Collectors connect their cryptowallets and pay in ethereum. Every token holder receives entry to VeeCon, a superconference that will be, in Gary’s words “part SXSW, part Coachella, part Davos”. There are 268 VeeFriends - ranging from ‘Hot Shit Hornet’ to ‘Joyous Jellyfish’ to ‘Accountable Anteater’. The tokens vary in exclusivity. ‘Aspiring Alpaca’ gains you mere conference entry. Collectors with the ‘Giftgoat’ card will receive six gifts a year over three years. And the lucky, one-of-a-kind ‘Poker Pirate’ holder scores an intimate poker night with Gary. An intimate poker night with Gary sounds like what I might expect to find in the final ring of Dante’s fiery inferno, but I digress... ...It’s a little Willy Wonka, a little Pokemon Cards, and a whole lotta lucrative. Youtuber Mike McKeever estimates VeeFriends rang in $27million worth of Ethereum from VeeFriends sales as of May 19. Tokens are currently sold out and selling for more than double their initial price on OpenSea, and Gary gets a cut of all the secondary sales activity. All this despite a delayed launch and a smattering of technical glitches. If Gary pulls off a stellar VeeCon and successfully expands the VeeFriend universe, the tokens could become coveted collectibles and lucrative investments for VeeFriend owners.

Of course, there’s risk here too. What if crypto takes a nosedive? Ethereum has already cooled off since the VeeFriends launch.

Despite the risks, Gary’s VeeFriends universe is a bold attempt at what a branded NFT project can be. Here’s why we think it’s brilliant. (Plus, a refresher on our ‘brilliant’ award criteria for those who need it)


Bold use of strategic hype → Gary teased the VeeFriends launch on his own sizable channels, and the launch was bolstered by partnering with crypto-enthusiast communities like Bankless.

Demolishing the imaginary digital to physical wall → Where too often marketers keep digital and physical separate, VeeFriends melds the best of both. What starts as a digital experience evolves into a tangible one as people attend VeeCon and receive their gifts.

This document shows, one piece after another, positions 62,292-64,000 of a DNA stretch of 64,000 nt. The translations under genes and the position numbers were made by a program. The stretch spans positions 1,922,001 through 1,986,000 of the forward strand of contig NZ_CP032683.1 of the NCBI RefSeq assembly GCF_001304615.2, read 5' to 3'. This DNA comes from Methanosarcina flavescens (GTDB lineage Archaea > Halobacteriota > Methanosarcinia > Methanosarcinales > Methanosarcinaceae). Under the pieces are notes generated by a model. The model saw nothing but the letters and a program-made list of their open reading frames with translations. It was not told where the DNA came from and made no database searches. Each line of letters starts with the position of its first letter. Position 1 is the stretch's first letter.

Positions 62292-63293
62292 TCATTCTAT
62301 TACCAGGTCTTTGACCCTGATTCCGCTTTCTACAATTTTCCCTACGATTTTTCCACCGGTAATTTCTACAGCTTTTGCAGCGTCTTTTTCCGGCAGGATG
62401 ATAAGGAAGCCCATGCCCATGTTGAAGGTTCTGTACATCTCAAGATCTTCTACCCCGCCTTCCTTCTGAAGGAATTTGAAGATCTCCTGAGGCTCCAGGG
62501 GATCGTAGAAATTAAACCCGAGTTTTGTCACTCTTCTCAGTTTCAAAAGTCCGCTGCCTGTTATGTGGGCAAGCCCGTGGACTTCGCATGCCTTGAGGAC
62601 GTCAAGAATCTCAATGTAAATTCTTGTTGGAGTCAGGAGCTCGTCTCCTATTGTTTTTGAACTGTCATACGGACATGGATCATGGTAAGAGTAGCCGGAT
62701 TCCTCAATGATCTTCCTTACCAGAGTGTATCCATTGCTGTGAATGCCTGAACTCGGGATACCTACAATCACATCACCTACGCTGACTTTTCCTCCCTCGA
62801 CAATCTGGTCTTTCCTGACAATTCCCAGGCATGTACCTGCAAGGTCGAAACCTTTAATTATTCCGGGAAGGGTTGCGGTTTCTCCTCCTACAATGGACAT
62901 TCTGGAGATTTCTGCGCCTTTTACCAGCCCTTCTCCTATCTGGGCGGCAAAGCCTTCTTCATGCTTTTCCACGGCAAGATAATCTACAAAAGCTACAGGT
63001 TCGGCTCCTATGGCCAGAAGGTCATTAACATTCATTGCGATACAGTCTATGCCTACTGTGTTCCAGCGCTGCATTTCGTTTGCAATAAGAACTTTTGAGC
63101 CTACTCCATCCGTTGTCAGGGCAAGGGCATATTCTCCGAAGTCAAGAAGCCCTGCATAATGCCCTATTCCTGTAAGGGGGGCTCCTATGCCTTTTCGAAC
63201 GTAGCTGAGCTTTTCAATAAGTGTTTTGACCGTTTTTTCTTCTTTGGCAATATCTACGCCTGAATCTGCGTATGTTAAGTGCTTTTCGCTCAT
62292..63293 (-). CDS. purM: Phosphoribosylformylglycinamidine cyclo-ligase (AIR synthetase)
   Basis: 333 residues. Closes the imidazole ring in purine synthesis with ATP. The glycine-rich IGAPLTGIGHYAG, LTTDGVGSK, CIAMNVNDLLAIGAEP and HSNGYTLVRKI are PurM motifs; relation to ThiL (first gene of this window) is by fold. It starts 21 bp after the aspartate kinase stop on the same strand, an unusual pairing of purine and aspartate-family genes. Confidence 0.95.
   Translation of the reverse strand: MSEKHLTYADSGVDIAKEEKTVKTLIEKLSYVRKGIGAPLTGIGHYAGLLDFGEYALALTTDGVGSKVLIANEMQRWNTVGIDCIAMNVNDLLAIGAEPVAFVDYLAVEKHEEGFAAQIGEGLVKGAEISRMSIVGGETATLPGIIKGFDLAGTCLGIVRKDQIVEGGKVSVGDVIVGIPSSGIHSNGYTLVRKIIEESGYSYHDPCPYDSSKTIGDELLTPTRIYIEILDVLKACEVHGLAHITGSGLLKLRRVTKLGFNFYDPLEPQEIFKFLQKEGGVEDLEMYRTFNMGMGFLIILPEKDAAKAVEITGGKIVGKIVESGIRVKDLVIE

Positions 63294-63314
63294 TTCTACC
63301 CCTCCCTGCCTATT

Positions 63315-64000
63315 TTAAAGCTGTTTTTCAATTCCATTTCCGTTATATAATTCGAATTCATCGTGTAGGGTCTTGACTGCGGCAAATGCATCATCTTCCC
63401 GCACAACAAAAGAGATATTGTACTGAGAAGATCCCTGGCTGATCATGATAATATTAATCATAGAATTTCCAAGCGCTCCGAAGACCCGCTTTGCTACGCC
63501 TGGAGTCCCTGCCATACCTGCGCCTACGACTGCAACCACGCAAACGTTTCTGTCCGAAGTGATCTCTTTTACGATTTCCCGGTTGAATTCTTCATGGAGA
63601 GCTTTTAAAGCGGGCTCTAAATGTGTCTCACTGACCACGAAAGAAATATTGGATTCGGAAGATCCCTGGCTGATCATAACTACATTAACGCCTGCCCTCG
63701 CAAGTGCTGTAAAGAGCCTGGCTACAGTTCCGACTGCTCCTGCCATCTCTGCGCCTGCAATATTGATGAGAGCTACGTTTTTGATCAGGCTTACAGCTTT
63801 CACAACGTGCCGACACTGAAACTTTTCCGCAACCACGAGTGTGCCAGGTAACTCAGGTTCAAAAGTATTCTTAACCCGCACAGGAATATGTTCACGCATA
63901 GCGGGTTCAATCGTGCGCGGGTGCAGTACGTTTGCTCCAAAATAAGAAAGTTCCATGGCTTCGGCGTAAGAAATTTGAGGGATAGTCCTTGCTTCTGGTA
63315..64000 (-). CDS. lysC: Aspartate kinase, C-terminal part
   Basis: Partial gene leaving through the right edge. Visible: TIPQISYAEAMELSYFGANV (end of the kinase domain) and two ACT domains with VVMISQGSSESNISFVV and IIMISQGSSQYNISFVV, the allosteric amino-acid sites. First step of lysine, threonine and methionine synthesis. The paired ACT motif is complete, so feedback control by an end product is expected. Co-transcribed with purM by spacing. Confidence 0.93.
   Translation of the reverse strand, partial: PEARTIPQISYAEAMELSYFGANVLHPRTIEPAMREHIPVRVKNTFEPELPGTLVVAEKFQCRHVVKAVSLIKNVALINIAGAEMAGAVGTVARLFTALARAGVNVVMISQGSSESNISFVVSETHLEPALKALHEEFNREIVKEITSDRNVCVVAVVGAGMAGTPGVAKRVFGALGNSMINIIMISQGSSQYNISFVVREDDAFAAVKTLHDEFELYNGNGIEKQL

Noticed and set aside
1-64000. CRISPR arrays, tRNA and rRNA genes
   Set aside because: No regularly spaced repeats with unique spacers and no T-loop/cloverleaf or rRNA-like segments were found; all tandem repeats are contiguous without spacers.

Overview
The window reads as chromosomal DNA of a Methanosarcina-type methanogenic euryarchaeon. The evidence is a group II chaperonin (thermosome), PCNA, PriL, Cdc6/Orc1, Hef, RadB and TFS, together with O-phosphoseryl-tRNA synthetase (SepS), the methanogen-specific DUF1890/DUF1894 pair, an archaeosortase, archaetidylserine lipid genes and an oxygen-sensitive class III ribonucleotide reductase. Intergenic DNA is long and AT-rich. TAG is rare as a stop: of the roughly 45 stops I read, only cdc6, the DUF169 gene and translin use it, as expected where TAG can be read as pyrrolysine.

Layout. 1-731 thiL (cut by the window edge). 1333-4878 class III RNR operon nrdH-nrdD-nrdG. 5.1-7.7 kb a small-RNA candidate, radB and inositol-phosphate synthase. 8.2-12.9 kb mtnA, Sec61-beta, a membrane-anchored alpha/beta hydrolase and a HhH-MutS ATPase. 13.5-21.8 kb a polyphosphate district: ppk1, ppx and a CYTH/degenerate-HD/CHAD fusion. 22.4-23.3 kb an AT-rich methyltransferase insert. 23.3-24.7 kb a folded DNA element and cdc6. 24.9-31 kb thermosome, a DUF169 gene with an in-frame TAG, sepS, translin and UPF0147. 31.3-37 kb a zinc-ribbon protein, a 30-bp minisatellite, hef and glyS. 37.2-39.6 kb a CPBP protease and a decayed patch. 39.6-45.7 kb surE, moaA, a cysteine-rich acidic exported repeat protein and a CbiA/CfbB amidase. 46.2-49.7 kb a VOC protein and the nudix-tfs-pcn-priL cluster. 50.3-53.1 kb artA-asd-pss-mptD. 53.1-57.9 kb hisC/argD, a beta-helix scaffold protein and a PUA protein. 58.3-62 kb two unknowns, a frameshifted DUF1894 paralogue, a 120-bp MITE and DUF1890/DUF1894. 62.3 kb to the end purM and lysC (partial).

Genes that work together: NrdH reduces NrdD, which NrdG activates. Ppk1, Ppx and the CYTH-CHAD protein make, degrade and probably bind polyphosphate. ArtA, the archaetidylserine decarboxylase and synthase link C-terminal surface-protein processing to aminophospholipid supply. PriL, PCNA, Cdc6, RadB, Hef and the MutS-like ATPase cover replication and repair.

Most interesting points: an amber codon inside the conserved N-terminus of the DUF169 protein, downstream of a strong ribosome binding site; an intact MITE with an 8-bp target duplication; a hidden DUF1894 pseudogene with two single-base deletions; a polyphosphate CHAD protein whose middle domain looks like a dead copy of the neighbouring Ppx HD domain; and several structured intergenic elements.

Cultural cues → Launching VeeFriends as a limited ‘drop’ suggests Gary is taking cues from sneaker culture. VeeFriends is also noticeably inspired by trading cards. Each token is available in ‘Core’, a pedestrian white background, and ‘Spectacular’, more exciting backgrounds such as hologram, bubblegum, lava and gold. Unsurprising since Gary made his first benjamins trading baseball cards.

Creative Commitment → VeeFriends isn’t a one and done drop. The team built a custom platform to support unique capabilities like gifting. In addition, Gary plans to animate the VeeFriend universe by giving characters a life of their own across social and merch. To quote Gary “I’m building a whole universe of characters. I’m gonna make Patient Panda a star on TikTok. Candor Cat will be a winning streetwear brand. I know exactly what I’m going to do”

There's no crystal ball at Cut the Crap HQ. As with all things in volatile cryptoland it’s tough to understand how this will play out. But VeeFriends gets kudos for avoiding the obvious to create something substantial and unexpected.